Chris Partridge's blog

Monday's Required Reading

If you, like me, spent your entire weekend in movie theaters (or taking the subway between movie theaters) you might have fallen a bit behind on your current affairs. No sweat, Living Liberally has your back.

Since the highly dubious re-election of President Mahmoud Ahmadinejad Friday, Iran has erupted in social turmoil. Supporters of moderate candidate Mir Hussein Mousavi have gone so far as to label the election a “coup.” Pro-reform activists took to the streets this weekend, dodging tear-gas canisters and drive-by clubbings from police, to express outrage over these suspect results.

With so much developing in Iran, Nico Pitney’s liveblogging at Huffington Post over the past days has been an invaluable resource. He has covered several aspects of the post-election fallout from demonstrations to international response to journalistic suppression by Iranian officials. While each section is a bit brief, this is definitely a solid run-down to get you up to speed.

The Common Sense of an Elephant

Since the national Republican spotlight turned its beam on “Joe the Plumber” (now little more than a future Trivial Pursuit Pop Culture answer), the Right has touted itself the party of “common sense.” This is a move consistent with their insistent, yet disingenuous affiliation with “real America” and “Joe Sixpack.” The Right continues to claim ascendancy to the throne of plain-speaking, evidenced by the GOP re-launch pizza party last month at Pie-Tanza in Arlington, Virginia. And now, as if America hasn’t suffered enough, Glenn Beck’s Common Sense Comedy Tour (blasphemy if he actually means to compare his unstable rantings to Tom Paine) has taken to the road. The term “common sense” keeps coming up in relation to the Right, but is there any truth to it? And just what does harping on this supposed “virtue” reveal about the GOP?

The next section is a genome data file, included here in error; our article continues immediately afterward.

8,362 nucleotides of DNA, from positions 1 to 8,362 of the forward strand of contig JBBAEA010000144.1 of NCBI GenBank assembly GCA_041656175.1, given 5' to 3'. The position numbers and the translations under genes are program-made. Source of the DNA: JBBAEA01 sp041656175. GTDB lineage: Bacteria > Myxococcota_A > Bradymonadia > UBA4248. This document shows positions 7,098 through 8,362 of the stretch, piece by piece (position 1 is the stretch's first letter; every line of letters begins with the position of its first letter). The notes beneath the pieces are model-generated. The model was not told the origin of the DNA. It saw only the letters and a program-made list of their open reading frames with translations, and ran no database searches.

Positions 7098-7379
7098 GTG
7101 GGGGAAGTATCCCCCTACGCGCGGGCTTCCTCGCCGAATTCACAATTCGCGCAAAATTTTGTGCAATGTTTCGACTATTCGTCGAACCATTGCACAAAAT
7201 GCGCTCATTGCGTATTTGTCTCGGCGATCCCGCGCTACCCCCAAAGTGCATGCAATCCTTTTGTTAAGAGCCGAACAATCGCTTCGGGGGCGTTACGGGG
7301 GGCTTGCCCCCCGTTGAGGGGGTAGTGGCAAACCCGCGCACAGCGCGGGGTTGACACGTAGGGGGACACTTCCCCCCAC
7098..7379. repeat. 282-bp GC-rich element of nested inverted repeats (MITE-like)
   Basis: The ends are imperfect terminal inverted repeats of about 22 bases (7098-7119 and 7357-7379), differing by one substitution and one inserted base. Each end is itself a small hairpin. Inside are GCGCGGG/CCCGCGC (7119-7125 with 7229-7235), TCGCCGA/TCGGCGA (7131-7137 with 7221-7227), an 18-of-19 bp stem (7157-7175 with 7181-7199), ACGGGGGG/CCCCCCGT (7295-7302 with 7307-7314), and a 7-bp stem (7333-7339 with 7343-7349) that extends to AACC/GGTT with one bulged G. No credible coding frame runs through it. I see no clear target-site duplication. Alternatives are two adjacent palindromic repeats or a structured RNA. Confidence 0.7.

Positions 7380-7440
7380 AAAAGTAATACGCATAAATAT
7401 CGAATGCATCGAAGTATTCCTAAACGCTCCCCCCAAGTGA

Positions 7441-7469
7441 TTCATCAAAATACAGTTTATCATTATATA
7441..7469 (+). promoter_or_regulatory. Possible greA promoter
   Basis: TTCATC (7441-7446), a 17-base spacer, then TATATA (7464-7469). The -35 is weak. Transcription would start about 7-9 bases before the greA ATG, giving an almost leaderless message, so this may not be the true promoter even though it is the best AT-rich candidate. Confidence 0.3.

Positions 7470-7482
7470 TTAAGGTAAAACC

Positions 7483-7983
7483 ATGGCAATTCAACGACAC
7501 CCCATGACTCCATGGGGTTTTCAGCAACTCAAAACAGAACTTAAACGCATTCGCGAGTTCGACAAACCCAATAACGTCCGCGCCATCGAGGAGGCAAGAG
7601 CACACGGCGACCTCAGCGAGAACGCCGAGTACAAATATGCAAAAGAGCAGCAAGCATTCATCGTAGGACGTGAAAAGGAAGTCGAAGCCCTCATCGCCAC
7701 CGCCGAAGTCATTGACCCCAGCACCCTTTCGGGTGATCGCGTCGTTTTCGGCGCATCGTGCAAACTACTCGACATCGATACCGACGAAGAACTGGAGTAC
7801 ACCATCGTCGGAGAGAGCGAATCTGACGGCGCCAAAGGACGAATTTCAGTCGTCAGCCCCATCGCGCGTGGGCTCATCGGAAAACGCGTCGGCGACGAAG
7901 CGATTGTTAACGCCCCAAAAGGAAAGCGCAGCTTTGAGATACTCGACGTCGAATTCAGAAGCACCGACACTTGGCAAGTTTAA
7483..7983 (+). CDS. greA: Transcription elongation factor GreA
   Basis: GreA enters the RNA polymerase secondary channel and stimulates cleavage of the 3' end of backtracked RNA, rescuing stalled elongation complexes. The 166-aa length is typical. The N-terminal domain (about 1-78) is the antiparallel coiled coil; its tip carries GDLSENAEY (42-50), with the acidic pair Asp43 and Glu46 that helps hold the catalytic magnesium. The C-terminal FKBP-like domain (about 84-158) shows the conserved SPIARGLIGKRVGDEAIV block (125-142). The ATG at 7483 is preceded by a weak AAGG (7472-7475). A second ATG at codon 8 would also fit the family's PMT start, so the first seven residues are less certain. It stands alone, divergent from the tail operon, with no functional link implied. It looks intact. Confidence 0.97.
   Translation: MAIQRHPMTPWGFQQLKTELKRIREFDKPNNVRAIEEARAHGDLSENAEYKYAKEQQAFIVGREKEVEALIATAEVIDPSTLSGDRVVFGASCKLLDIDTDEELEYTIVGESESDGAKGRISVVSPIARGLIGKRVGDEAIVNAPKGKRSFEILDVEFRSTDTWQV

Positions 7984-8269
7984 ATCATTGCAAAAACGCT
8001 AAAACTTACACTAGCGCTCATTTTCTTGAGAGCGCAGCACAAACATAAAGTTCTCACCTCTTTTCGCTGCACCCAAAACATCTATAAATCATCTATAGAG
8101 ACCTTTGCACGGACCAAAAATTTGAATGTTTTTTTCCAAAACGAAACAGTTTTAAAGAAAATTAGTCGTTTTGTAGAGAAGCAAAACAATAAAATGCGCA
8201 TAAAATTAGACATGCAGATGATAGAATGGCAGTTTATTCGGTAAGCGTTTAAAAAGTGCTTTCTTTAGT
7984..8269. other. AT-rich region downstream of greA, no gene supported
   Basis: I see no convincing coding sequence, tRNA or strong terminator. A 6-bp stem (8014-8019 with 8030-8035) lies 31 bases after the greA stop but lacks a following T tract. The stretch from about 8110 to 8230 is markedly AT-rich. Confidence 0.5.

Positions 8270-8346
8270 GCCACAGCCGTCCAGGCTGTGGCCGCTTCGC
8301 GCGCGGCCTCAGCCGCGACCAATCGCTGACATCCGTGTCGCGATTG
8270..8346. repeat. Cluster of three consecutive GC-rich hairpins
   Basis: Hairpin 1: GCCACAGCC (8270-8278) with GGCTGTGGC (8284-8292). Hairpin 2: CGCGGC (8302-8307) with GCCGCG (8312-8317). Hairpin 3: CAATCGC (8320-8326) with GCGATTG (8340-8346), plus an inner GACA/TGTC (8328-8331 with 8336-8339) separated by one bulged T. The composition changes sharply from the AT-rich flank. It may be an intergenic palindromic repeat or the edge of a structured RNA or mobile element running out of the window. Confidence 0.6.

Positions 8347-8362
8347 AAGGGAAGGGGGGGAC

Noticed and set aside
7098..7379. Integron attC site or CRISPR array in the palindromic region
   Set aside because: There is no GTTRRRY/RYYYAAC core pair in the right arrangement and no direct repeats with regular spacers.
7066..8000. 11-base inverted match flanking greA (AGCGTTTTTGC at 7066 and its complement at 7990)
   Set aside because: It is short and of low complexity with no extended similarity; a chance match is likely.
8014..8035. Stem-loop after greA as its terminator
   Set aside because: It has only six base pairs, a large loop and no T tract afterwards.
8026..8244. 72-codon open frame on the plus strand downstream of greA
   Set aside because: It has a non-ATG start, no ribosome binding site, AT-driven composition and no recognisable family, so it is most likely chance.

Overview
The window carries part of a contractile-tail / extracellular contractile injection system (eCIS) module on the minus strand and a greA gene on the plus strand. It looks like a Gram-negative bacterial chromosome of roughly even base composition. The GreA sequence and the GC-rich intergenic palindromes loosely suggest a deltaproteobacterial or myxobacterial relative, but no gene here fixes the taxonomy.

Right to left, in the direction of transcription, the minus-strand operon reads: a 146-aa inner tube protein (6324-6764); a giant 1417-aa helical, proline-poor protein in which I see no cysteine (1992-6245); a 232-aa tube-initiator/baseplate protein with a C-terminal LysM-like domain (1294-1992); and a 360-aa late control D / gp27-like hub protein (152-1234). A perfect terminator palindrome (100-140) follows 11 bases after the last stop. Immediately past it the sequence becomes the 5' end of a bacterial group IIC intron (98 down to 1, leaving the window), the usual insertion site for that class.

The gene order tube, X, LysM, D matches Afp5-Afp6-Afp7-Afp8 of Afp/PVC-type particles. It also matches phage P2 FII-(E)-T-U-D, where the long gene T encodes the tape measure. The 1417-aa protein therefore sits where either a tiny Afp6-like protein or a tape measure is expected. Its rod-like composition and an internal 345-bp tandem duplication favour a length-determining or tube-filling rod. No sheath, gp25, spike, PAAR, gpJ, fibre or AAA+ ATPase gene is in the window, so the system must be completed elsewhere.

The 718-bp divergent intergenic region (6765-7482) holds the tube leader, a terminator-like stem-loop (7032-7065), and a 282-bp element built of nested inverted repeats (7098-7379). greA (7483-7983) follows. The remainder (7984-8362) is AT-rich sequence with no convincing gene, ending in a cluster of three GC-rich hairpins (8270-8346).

The problem for the Right isn’t that issues are complicated and nuanced, but that we - the Left - lack common sense. In a speech to Connecticut Republicans on June 4th, Newt Gingrich (apparently visiting via time machine from the mid-90s) advised that the political and economic woes of late can be solved with mere common sense thinking. “If you can’t afford to buy a house…” he led “Don’t buy it!” the $200-a-plate crowd responded. Never mind the impossibly optimistic mortgage brokers, trusted as financial experts, who sold sub-prime loans as the highway to the American dream. Never mind the oversimplification of the housing crisis this jibe relies upon.

Political, social, and financial issues are bewildering and complex problems--even without their Washington convolutions--that demand more than our untutored guts. They demand critical reasoning, a background in the respective subject matter, and a thorough grasp of history. The point is not that civic engagement is beyond the common person. In fact, I would argue just the opposite. But when Republican leaders speak to crowds of privilege about the simplicity of solutions, they do discourse a disservice. They insist (falsely) that discourse itself is unnecessary, a lofty diversion perpetrated by the Liberal Media elites. In their minds, disagreement arises not from a genuine difference in values or perspective, but from the poison of “over-thinking”.